Ghosts of Celery Past
Ever hear the one about the home haunted by the Celery Ghost?
Me neither but if it did exist, this is the place! This black and white photo on the left is of Chicago's old produce market which was in use really until recently when a newer one was built around Damen and Blue Island. Anyway, what should the city do with these former spaces? Loft 'em baby! You can now live is some really really beautiful lofts in these exact buildings. And if you listen really really closely, maybe you'll hear the Celery Ghost.
Let's go back aboard the Empress of Britain.
Earlier I drew the comparison (at least in my opinion) between the ship's pool and the hotel lobby from the set of the film, The Grand Budapest Hotel. Now let's dry off and walk over to the ship's Knickerbocker Bar for a refreshment. Here's what we see:
Across the walls and even the ceiling we see the story of the evolution of the cocktail as told through the illustrations of legendary illustrator Heath Robinson. They are hysterical. I am guessing the longer one stayed in the bar, the funnier they became.
Interested in the connection between Robinson and Rube Goldberg? Go check out each of their portfolios and you'll see it right away.
Ok, follow me on this one. It really has to do with real estate. See....I was sitting an open house one day and it was sort of quiet so I checked out this book on the coffee table about the history of ocean liners. Basically real estate brought me this information, don't you see?
In the 1920's & 1930's the Empress of Britain sailed as one of the finest luxury liners. To make it even grander, for the winter it reduced its passenger capacity to bring the staff to passenger ratio nearly 1 to 1. Then it set sail for four month voyages leaving New York and heading around the world.
Two things drew my attention to this ship. The pool here reminded me so much of the lobby of the Grand Budapest Hotel in the later years during the film. That clock and the artificial skylights trying to be created with the ceiling like that just reminded me of the film set. What do you think?
In my next post I'll tell you what noted illustrator Heath Robinson has to do with any of this.
Question - how can a solid, presumably very heavy statue get around town so much? Wait, it gets better - it's been run over & even blown up two times. Do you know the story about the travels of this statue? Let me tell you.
The statue initially was created in memory of the policemen killed in the violence of the 1886 Haymarket Riot. The funds for the statue was raised by members of the Union League Club of Chicago.
The first incident happened on May 4th, 1927. A streetcar jumped its tracks and crashed into it. The driver said he was sick of seeing that policeman with his arm raised. The city fixed the statue and moved it to Union Park the next year.
The Kennedy was built in the 1950's and the statue got moved over to the original Haymarket Square area overlooking the new expressway. In October 1969 the statue was destroyed by a bomb. The Weathermen took credit for this. By May the next year the statue was rebuilt and set back on its base. Five months later, it was blown up again by the Weathermen.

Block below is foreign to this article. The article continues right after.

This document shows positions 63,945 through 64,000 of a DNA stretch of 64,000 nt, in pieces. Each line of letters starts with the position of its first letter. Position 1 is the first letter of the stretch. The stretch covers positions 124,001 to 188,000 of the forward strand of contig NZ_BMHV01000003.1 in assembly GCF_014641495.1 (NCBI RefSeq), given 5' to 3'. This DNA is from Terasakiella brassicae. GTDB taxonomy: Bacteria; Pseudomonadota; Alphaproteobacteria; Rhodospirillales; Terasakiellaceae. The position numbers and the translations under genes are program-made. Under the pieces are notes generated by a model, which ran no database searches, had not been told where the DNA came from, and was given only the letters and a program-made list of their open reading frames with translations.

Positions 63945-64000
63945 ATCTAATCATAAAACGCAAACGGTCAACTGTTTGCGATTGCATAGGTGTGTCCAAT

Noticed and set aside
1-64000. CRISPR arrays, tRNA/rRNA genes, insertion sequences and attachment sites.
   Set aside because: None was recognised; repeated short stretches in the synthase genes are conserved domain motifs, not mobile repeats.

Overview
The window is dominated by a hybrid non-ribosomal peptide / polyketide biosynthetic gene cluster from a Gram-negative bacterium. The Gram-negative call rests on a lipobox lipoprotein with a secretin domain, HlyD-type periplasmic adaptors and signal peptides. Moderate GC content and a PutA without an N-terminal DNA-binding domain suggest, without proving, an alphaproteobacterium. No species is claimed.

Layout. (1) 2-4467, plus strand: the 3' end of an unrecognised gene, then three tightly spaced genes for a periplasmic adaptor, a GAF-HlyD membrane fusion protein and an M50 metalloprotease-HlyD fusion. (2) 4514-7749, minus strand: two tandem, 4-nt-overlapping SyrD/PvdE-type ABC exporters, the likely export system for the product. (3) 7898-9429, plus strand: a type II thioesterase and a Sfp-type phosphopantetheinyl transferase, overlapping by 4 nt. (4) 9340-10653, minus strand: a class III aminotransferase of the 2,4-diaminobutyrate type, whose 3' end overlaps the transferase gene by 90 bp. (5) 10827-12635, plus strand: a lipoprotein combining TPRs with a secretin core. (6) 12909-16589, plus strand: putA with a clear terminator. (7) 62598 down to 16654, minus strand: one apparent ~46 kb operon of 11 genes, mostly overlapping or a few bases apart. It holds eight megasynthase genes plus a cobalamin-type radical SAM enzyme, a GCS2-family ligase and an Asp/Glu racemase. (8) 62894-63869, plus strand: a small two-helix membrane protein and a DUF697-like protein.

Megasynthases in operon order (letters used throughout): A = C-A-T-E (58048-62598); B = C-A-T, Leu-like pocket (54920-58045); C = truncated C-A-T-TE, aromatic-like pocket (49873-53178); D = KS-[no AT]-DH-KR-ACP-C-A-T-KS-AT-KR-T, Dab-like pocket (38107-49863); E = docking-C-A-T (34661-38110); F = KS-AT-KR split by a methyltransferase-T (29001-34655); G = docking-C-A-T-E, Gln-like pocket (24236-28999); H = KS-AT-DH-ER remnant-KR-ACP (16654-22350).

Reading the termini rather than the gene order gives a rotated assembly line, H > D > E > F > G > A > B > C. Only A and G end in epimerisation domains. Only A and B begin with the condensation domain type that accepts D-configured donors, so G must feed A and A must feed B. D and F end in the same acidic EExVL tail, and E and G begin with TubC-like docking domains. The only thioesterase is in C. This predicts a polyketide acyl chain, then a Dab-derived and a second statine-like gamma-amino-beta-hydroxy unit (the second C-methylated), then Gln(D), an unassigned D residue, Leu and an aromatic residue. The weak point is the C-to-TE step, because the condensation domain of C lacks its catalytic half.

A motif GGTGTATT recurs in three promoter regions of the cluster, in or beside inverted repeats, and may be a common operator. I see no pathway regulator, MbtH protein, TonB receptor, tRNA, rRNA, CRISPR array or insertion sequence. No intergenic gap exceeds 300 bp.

You'd think the city would give up but did they? No way. Mayor Daley had it rebuilt now for the third time and placed in the lobby of Police Headquarters. Four years later for some reason he was moved to the courtyard of the Chicago Police Academy. When the new Chicago Police Headquarters was built at 35th and South Michigan Avenue, there was the statue outside the building. It seems to be living a very quiet life there...so far.
Check out the photo above. This is looking east into New York City from Pier 57 on the Hudson. Pier 57 sits at the end of West 15th Street. See the big National Biscuit Company building above? There is is below in the current photo. (The middle of the three buildings, sort of set back.)
What's so cool about these photos is how some things right in front of you can have very long interesting histories. First, this ship you see in the older photo was the Champlain. In the 1930's she was an Atlantic luxury ocean liner. She was one of the first ocean liners to have a clean open upper deck to be used by passengers for sports, sunning and strolling. Sadly, in June of 1940 she struck a mine at La Pallice, France & sank.
Back to that National Biscuit Company building. Think about that name, quickly think about it. Kinda sounds a bit like....Nabisco doesn't it? Bingo! Same company. The company has moved on to other locations but know what is in their former building today? Rachel Ray, Bobby Flay, Alton Brown + all the others at The Food Network.
Yup, today that building is Chelsea Market, a fantastic food hall and home to The Food Network studios.
Ok, one last piece of odd information - know why the National Biscuit Company would want to build their big plant right in the middle of what was until quite recently New York City's meat packing district? Gross but because of lard. To make biscuits, breads, crackers at the time you need a shortening. It was cheapest to work right at the source's neighborhood, the meat packing plants all around there.
So on that very gross but historical note, thanks for reading this.
Sarah Rothschild, Realtor & Architectural History Nerd.